The Dynamic Duo: vLookUp and IF

Microsoft Office is most effective when the tasks are strung together in a sequence. It is how we process our work: many little steps one after the other. Today’s post presents the Dynamic Duo: vLook and the Logical Function IF. This will be fun.

My Approach

As a database designer, I think of Excel as a “Prequel” to Access. The data in Excel and Access is the same, they can be linked. So the data should be normalized in both. There should be a Table for each type of information. In this example, there will be a Table for the Bonus (VLOOKUP). Then we can look up the right answer in the Tables.

Create the Lookup Table in Excel

Here is a YouTube video that demonstrates all of these steps that you can watch if you wish:
Intermediate Excel: Using Lookup Tables

The Lookup Function

Say your company offers a bonus for meeting sales goals. The bonus will be calculated as a percent of the sales. The best way to calculate the bonus is to look up the answer in a Table. Excel calls this the Lookup function. A vertical, or VLookup uses the values in the columns. A horizontal, or HLookup, uses the data in rows.

Before You Begin: Set up the Spreadsheet

Open a new spreadsheet in Microsoft Excel.

Add the following labels:
In cell C1, type Commission
In cell D1, type Bonus
In cell F1, type Sales
In cell G1, type Percent

Format the Labels Bold.
Format Column F for Accounting.
Format Column G for Percentage.

Enter the following sample data…

1. Try it: Create a VLookup Table

This Lookup table has two columns: Sales and Percent. Sales, Column F, is formatted for Accounting ($) and Percent, Column G, is formatted for Percentage (%).

2. Try it: Add data to the table

Enter the following values:

Keep going, please…

Name That Tune

In Excel, you can name a cell, or a range of cells. Using names makes it easy to go to a particular place. It also simplifies cell references when you create equations.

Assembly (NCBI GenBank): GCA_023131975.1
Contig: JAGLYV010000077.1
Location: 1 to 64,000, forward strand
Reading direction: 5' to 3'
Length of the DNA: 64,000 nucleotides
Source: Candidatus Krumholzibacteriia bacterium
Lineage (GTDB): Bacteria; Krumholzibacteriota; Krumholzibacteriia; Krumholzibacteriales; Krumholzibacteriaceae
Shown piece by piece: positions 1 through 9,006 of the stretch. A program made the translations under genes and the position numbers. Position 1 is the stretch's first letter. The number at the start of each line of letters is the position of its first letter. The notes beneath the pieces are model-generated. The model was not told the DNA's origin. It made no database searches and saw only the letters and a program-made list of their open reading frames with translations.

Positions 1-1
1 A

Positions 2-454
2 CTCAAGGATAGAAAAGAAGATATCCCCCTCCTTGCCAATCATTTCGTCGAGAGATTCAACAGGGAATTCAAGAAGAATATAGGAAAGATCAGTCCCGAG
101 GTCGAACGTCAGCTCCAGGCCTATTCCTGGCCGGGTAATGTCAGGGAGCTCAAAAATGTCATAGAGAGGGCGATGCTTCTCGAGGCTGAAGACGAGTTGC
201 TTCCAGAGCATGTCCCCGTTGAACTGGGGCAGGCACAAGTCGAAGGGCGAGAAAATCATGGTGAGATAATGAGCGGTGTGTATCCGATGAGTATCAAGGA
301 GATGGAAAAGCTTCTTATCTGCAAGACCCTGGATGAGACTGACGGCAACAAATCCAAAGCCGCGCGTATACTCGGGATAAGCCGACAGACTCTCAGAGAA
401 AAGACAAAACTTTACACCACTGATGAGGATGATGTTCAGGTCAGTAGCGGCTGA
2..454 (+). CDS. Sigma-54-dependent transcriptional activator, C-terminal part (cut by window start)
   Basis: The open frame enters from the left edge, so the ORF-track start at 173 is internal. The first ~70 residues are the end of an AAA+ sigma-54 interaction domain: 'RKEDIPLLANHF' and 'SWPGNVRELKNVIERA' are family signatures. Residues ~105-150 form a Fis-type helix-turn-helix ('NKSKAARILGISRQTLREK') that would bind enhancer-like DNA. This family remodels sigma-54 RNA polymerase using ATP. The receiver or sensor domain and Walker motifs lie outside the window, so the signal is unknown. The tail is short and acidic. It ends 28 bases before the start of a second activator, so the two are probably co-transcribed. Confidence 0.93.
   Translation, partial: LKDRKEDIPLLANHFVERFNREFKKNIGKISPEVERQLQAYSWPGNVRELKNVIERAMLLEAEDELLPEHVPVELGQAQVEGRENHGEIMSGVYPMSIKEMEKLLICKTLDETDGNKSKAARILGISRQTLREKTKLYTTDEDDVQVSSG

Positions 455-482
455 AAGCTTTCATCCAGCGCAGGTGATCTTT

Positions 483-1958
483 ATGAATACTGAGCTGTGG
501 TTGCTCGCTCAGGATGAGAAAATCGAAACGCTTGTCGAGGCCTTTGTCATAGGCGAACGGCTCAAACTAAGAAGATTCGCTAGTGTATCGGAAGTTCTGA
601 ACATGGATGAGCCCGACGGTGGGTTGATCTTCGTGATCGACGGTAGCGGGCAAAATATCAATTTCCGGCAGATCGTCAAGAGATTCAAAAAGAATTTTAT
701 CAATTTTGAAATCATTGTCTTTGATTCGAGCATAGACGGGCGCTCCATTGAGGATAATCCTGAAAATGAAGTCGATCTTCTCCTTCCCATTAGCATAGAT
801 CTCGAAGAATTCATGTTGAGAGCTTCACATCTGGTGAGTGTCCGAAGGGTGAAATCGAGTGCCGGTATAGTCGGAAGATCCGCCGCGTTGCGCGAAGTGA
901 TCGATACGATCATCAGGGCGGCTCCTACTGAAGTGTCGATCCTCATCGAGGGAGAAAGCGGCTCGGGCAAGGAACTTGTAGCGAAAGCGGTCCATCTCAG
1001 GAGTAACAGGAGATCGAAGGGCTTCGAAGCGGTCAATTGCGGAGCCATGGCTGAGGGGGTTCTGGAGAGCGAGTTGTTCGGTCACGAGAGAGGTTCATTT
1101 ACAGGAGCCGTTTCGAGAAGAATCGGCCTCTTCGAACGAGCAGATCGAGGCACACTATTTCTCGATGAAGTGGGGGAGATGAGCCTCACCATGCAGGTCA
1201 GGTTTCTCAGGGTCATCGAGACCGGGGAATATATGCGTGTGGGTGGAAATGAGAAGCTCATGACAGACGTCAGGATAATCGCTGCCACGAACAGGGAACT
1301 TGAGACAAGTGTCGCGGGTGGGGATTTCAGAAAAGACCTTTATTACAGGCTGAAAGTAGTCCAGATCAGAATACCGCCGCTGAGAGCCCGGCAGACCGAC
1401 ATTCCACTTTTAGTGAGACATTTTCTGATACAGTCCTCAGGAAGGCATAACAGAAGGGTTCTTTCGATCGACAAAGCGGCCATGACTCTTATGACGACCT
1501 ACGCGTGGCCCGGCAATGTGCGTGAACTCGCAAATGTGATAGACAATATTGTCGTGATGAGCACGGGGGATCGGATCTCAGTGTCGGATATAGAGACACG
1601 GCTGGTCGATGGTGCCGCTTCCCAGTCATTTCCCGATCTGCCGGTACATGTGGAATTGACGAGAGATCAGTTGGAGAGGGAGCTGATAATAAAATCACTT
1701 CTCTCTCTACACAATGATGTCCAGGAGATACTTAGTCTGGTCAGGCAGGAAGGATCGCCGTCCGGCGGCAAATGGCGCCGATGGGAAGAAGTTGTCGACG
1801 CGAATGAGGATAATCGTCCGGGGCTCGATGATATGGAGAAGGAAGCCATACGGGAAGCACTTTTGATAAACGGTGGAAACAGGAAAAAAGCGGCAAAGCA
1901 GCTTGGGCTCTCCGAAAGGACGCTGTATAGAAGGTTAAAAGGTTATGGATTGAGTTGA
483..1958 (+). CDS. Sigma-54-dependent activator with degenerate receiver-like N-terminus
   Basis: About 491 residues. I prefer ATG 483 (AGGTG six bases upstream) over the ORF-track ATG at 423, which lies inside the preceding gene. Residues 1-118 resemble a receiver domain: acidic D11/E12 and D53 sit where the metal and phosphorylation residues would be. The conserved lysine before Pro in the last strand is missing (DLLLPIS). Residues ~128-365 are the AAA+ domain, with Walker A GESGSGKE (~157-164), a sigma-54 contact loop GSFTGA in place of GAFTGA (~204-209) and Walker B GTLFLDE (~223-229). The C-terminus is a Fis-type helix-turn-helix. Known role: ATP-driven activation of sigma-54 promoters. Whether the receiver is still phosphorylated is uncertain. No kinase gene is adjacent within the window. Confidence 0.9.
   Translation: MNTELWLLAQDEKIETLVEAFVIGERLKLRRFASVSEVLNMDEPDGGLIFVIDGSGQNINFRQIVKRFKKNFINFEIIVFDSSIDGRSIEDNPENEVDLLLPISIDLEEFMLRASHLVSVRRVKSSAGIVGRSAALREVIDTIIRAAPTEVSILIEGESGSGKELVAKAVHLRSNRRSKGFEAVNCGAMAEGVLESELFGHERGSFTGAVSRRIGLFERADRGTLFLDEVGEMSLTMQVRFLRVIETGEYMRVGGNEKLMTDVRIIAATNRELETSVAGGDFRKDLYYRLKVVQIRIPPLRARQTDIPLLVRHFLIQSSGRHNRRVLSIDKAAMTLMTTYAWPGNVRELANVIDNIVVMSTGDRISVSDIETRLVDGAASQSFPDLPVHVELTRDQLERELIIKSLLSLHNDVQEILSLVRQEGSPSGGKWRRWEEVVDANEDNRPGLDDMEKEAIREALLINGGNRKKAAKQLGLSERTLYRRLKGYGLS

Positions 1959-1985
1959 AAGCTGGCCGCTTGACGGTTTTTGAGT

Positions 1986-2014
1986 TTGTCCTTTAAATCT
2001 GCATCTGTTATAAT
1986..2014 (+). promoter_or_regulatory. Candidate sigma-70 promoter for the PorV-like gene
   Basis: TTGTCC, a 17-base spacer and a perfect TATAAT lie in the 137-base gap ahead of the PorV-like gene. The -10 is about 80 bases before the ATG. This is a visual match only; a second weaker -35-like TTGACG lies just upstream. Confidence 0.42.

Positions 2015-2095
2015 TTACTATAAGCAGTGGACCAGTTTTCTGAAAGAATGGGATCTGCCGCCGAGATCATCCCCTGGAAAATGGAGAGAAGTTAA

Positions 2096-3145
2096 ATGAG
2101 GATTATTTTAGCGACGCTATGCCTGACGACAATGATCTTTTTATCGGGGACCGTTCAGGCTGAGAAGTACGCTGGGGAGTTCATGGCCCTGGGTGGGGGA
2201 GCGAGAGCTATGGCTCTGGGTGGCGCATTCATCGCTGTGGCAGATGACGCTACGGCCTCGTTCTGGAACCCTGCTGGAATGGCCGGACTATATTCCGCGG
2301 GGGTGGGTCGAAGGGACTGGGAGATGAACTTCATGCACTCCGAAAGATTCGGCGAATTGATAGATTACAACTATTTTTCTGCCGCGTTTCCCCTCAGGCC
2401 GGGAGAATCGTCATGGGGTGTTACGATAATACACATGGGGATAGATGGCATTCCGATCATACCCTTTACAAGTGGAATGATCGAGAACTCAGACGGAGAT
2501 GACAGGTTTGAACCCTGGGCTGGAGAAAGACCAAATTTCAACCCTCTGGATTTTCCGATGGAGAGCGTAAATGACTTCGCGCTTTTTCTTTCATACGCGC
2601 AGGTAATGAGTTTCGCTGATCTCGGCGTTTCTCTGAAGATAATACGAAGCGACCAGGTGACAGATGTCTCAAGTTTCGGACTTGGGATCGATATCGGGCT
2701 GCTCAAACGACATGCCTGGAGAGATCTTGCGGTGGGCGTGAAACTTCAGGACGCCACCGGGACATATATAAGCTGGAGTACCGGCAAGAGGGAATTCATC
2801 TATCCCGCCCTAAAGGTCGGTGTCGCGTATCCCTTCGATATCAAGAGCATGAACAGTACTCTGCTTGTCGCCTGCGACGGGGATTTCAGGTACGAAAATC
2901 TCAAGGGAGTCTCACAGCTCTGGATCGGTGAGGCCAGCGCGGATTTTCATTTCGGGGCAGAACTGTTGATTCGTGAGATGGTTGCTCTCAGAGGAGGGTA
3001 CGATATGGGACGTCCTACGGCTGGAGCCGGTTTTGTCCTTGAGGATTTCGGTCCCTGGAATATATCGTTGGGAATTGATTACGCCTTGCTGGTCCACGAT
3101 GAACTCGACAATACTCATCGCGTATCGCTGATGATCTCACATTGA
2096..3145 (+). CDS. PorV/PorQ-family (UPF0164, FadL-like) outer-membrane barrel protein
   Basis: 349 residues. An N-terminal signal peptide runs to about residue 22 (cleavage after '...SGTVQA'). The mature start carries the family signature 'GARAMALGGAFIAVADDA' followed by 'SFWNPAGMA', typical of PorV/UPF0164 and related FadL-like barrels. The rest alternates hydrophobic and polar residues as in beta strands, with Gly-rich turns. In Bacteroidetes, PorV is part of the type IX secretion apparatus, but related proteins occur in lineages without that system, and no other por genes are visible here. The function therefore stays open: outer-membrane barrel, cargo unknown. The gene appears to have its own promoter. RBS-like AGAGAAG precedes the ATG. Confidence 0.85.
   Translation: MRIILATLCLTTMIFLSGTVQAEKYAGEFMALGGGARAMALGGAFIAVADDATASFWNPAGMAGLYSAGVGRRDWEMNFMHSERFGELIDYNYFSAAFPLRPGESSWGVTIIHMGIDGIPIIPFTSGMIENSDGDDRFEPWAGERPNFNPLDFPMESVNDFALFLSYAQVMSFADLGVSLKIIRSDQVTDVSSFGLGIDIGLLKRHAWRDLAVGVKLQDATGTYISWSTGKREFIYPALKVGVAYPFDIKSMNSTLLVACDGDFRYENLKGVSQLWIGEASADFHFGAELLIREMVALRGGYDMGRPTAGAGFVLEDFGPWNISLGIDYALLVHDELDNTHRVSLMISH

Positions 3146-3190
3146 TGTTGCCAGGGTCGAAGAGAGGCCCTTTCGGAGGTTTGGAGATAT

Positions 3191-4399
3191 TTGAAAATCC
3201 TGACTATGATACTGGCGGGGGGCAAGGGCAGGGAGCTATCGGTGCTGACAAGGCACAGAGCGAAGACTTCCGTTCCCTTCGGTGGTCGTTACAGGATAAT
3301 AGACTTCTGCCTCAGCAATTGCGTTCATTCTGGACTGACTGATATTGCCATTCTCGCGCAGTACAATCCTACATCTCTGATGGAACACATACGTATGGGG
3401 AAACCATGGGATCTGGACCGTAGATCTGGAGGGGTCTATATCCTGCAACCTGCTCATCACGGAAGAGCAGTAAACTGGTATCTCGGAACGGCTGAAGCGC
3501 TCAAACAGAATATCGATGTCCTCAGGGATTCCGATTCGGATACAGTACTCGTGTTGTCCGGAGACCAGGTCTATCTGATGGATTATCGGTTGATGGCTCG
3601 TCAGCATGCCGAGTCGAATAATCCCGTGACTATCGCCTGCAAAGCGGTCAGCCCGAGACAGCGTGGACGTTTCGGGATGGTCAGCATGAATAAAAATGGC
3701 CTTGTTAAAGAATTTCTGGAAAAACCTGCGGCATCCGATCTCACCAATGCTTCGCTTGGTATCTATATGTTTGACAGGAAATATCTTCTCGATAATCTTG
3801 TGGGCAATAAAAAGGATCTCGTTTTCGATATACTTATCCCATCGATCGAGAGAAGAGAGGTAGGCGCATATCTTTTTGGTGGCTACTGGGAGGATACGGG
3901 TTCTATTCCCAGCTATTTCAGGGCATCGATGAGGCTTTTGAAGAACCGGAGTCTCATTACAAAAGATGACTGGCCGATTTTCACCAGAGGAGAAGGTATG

3. Try it: Name the Range

Select Cells F1 through G5.
Go to Formula->Defined Names.
Select Define Name.

What Do You See? The New Name screen will pop up. The Name, Sales, came from the label in Cell F1.

Refers to: Show the name of the spreadsheet, Bonus. The Range of data can be found in cell F1 through G5.

Click OK and continue…

4. Try This: Insert a VLookup Function

Select Cell C2.
Go to Formula -> Function Library.
Go to Lookup & Reference.
Select VLookup from the function list.

Please keep going…

VLookup Arguments

5. What Do You See? Excel will prompt you to fill in the Function Arguments.

Here are some answers.

Lookup_Value: The first argument asks, “Where is the data?” In our example, Alex’s total is in cell B2. Click on cell B2.

Table_array: The second argument wants to know, “Where is the lookup table?” You can type the name, sales, for the range or use the red, white and blue lookup button to go to highlight cells F1 through G5.

Col_index_num: The third argument needs to identify where the answers are. In our two column Sales array, the percents are located in Column 2.

Click OK.

Working with Logical Formulas

The previous steps demonstrated how to create, name and use Lookup tables. Another useful set of Functions are the Logical formulas.

A Logical formula is binary. There are only two answers: True/False, Yes/No, Above/Below. It begins with a Logical Test. Say you wanted to calculate if the goals were met? For example, did sales exceed our goal of 15% ? You could use a Logical equation here.

1. Try it: Create a Logical Formula

Select Cell D1 and type: Goals
Select Cell D1 and format the label BOLD.

Select Cell D2.
Go to Formulas->Function Library ->Logical.
Click on IF

What Do You See? Microsoft Excel will prompt you to fill in the Arguments.

Logical Test: C2>0.10
Value_if_true: Well Done
Value_if_false: Needs Work

Please click OK.

OK, Have Fun with Conditional Formatting!

You can use Conditional Formatting to Highlight the results, based on TEXT:

If the text is Well Done: Green is good
If the test is Needs Work: Yellow mean caution.

Can these formulas be used with the other Logical Options: And, Or, Not? Absolutely. But that is new story for another day.

Good question. Thank you to the people who invited me to post an answer. Please let me know if I answered your question.


Elizabeth Nofs, the Computer Mama

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